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Lotus

LOTUS, a popular name applied to several plants. The lotus ruits of the Greeks belonged to Zizyphus Lotus, a bush native LOTUS-EATERS LOTZE in south Europe with fruits as large as sloes, containing a mealy substance which can be used for making bread and also a fermented drink. In ancient times the fruits were an important article of food among the poor; whence " lotophagi " or lotuseaters. Zizyphus is a member of the natural order Rhamnaceae to which belongs the British buckthorn. The Egyptian lotus was a water-lily, Nymphaea Lotus; as also is the sacred lotus of the Hindus, Nelumbium speciosum. The lotus tree, known to the Romans as the Libyan lotus, and planted by them for shade, was probably Celtis australis, the nettle-tree (?..), a southern European tree, a native of the elm family, with fruits like small cherries, which are first red and then black. Lotus of botanists is a genus of the pea-family (Leguminosae) , containing a large number of species of herbs and undershrubs widely distributed in the temperate regions of the old world. It is represented in Britain by L. corniculatus, bird's foot trefoil, a low-growing herb, common in pastures and waste places, with clusters of small bright yellow pea-like flowers, which are often streaked with crimson; the popular name is derived from the pods which when ripe spread like the toes of a bird's foot.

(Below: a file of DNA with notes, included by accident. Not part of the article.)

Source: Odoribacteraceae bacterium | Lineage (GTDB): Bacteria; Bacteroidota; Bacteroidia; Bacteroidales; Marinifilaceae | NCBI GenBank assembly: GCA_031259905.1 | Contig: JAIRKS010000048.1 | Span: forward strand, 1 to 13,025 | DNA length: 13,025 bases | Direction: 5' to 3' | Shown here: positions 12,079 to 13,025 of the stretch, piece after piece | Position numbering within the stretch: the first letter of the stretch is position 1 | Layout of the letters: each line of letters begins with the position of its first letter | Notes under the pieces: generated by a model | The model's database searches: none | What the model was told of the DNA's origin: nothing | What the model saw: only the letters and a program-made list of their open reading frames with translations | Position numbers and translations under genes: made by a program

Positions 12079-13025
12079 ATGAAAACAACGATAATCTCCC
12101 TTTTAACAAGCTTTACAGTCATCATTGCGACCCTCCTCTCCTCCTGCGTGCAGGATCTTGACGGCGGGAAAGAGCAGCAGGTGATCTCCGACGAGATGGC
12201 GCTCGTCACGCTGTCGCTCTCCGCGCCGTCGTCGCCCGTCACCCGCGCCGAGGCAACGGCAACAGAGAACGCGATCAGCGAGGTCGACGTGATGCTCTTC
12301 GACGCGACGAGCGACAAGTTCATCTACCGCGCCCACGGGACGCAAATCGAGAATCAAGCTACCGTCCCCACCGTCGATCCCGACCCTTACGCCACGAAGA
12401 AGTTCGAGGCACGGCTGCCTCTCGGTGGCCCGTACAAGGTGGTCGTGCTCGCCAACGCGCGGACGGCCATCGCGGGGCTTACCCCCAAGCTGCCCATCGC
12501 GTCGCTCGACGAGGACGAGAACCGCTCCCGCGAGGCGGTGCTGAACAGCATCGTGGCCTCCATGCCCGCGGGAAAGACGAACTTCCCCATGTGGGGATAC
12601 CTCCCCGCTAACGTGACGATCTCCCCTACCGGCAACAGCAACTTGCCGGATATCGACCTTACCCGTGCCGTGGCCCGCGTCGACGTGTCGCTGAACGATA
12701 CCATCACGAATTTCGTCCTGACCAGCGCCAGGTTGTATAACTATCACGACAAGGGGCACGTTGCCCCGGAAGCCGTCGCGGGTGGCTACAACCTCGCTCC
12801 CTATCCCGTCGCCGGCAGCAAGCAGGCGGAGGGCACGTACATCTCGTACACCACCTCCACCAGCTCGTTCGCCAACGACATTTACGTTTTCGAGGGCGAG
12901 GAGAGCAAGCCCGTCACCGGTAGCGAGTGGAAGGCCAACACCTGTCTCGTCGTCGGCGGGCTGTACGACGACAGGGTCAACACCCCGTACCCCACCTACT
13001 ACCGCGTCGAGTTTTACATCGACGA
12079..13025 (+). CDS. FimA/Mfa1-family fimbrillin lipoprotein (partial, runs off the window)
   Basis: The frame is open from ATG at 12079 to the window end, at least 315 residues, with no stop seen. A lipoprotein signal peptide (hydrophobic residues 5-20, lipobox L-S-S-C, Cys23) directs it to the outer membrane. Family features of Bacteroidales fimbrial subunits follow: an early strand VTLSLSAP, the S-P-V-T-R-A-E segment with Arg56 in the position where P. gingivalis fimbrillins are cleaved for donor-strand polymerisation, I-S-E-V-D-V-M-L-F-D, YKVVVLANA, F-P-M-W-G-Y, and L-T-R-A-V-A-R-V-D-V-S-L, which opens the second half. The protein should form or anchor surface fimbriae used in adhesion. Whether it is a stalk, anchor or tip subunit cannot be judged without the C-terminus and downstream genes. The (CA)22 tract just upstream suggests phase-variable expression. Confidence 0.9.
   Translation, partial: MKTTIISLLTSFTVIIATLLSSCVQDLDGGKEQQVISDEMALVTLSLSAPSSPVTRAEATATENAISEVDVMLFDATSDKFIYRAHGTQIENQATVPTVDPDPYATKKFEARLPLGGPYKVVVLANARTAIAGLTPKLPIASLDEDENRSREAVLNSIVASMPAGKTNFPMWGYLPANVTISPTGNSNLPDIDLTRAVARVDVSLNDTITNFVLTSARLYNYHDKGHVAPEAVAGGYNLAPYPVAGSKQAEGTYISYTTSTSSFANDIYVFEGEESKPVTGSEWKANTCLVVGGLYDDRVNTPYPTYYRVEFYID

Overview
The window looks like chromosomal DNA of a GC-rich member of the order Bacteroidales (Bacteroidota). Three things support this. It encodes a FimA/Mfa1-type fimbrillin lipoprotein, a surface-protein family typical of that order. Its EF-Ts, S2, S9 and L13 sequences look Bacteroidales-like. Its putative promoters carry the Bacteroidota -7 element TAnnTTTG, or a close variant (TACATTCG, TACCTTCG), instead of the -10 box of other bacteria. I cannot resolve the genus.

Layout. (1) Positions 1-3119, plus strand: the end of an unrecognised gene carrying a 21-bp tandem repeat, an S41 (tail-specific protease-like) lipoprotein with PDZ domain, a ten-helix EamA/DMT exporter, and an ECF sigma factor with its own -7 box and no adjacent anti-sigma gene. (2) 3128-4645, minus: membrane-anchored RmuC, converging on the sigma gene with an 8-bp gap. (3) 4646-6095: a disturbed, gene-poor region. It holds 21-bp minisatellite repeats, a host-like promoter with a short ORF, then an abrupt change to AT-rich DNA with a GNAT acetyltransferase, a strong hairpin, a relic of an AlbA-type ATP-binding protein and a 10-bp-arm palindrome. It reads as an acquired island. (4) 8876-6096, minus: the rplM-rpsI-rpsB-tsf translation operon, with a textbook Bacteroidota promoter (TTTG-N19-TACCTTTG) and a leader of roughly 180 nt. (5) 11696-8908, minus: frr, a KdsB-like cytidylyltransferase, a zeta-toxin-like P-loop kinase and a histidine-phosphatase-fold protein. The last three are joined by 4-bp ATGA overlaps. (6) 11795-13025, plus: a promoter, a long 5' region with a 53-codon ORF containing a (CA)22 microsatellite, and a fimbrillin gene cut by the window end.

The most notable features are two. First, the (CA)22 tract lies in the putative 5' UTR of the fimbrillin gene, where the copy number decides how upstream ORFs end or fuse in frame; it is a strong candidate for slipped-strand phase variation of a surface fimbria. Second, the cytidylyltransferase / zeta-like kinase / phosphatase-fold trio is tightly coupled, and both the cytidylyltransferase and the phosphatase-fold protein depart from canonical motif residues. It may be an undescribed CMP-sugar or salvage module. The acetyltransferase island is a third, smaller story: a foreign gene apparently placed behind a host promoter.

Note - this article incorporates content from Encyclopaedia Britannica, Eleventh Edition, (1910-1911)

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